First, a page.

HS2 to start digging up ancient woodland from April
Senior PR officer
HS2 Ltd has confirmed to the Woodland Trust it will begin the futile act of attempting to move the soil from five ancient woodlands during April.
The move goes against both conservation principles and guidance from Natural England.
The five sites are Broadwells Wood, Birches Wood, Crackley Wood, and Ashow Road, all in Warwickshire, and Fulfen Wood in Staffordshire. The work will take around eight weeks.
Trust ecologist Luci Ryan said:
“Instead of bursting into life, these irreplaceable ancient woodlands now face imminent death.
“Attempting to move ancient woodland soils from one site to another is flawed. Attempting it in April doubly so. Add into the mix that the contractor doing it has never translocated ancient woodland nor visited a translocated site and it’s a recipe for disaster. It’s like getting a bike mechanic to service a Boeing.”
Credit: Philip Formby / WTML
Translocation is defined as the physical removal of a habitat from one location to another in an attempt to offset the impact of development on the ecological interest of a site. Unfortunately, it is increasingly being suggested as a form of environmental compensation for proposed developments. However, translocation is not feasible for ancient woodland because ancient woodland is defined as an irreplaceable habitat. Natural England guidance clearly states that an “ancient woodland ecosystem cannot be moved”. It is therefore not an appropriate alternative to conservation in situ.
Translocation of ancient woodland involves moving soils and sometimes coppiced tree stumps to a receptor site in the vain hope some habitat is salvageable, but there is very little evidence of its success. The complex communities found in ancient woodland are a product of the interaction between unique geographical and historical factors taking place over many centuries; interactions that simply cannot be replicated.
If translocation is attempted it must be carried out in late autumn/early winter when plants are dormant. HS2 had previously agreed to do this, but now appears to have changed its mind due to costs increasing and timeframes slipping. The Woodland Trust wants to see the work halted and carried out at the correct time of year.
Mrs Ryan added:
“HS2 Ltd has admitted it is acting against industry standards by doing the work now, when ancient woodland is bursting into life. We are shocked at their approach. Protection of the environment continues to play second fiddle to costs and timetables.”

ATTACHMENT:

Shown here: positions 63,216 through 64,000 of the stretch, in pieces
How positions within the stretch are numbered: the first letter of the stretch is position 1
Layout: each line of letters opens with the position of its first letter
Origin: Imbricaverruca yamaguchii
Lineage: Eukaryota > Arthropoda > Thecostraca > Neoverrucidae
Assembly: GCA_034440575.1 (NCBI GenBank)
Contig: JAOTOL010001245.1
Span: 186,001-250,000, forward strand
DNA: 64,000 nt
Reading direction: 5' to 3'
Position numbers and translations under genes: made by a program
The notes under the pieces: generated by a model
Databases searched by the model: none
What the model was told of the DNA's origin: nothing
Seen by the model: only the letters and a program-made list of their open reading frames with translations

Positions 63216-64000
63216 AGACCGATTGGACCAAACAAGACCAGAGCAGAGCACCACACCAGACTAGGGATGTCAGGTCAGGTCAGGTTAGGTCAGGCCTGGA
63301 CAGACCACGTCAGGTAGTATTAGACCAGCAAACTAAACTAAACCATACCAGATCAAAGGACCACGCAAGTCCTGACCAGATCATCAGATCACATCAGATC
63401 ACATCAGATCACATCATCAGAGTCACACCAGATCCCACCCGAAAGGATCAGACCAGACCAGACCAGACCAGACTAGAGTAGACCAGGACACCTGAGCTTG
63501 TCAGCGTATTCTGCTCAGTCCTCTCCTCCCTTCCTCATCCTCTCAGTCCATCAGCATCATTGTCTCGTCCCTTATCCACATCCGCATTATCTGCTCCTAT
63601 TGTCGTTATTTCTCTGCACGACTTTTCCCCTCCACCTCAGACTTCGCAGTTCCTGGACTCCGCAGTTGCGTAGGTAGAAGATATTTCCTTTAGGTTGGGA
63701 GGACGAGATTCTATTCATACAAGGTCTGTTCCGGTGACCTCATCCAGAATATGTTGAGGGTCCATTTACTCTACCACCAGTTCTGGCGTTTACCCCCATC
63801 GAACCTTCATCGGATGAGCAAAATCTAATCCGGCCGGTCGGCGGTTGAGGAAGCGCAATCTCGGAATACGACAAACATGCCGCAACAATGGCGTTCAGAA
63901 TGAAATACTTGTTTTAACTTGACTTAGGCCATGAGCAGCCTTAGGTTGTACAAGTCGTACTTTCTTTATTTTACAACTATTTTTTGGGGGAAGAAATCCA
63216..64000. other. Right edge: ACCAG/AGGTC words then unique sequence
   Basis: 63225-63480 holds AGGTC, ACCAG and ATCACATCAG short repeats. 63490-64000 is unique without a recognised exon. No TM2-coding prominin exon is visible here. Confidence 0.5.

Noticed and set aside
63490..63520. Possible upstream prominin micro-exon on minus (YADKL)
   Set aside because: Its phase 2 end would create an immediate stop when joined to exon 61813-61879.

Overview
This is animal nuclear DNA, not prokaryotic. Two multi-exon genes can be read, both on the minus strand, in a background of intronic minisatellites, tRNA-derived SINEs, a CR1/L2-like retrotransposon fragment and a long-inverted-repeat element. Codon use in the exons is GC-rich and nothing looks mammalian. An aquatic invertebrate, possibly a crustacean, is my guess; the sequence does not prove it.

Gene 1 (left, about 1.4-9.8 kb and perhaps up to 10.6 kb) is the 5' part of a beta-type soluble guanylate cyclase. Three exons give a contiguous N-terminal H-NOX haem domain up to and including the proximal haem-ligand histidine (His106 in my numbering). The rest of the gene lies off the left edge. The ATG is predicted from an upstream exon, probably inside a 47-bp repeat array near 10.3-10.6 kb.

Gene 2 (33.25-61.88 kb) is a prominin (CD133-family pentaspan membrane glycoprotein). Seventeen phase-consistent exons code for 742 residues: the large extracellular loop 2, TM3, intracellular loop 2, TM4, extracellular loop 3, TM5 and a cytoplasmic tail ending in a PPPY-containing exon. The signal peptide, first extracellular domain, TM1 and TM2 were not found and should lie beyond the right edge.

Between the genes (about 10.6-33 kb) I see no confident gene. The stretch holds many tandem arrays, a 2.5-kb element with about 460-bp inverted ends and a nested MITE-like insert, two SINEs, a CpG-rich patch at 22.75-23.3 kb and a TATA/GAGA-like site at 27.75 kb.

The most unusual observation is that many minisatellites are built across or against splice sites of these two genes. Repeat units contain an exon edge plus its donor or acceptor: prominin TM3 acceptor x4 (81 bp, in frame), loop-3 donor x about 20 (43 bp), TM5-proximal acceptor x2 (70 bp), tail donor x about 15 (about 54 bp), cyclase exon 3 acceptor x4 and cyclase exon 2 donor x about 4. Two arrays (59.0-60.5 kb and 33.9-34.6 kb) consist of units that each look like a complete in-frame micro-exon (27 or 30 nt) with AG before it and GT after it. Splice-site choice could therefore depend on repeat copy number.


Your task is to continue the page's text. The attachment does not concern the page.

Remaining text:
Notes to editors
For media enquiries only please contact 01476 581121 or firstname.lastname@example.org. Interviews can be arranged via phone or Skype but not on site.
The Woodland Trust is the largest woodland conservation charity in the UK. It has over 500,000 supporters. It wants to see a UK rich in native woods and trees for people and wildlife.
The Trust has three key aims:
- protect ancient woodland which is rare, unique and irreplaceable
- restoration of damaged ancient woodland, bringing precious pieces of our natural history back to life
- plant native trees and woods with the aim of creating resilient landscapes for people and wildlife.
Established in 1972, the Woodland Trust now has over 1,200 sites in its care covering over 29,000 hectares. Access to its woods is free.
The five ancient woods being translocated and destroyed in April are:
Grid reference: SP280752
Details: This is the single biggest loss of ancient woodland on Phase 1. Known to be home to many species of bat, including common pipistrelle, soprano pipistrelle, brown long-eared, Daubenton’s, noctule and Myotis species. HS2’s Environmental Impact Assessment identified it contained suitable otter habitat including for potential breeding. Active badger setts present.
Grid reference: SP289742
Details: Marsh tit (red list) recorded 2015. HS2’s Environmental Statement mentions newts, and bats. Activity surveys revealed common pipistrelle, soprano pipistrelle, brown long-eared,
Daubenton’s, noctule and Myotis species of bats in habitats within the land required for construction. Myotis species are rare for Warwickshire. Suitable otter habitat identified in EIA.
Unnamed wood near Ashow Road
Grid reference: SP323725
Details: High levels of bat activity around this woodland and Stoneleigh Business Park including common pipistrelle, soprano pipistrelle, Daubenton’s, noctule, brown long-eared and calls identified as Myotis species. A low level of Leisler’s bat activity has been recorded during static surveys.
Grid reference: SP2885574610
Details: 0.6ha of loss, which is the entire wood. HS2 did not treat this as an ancient woodland at the time the Environmental Statement was published, therefore we have little information about it.
Grid reference: SK148098
Details: Common and soprano pipistrelles present and occasional Myotis species. Bat roost within this wood to be lost to the scheme.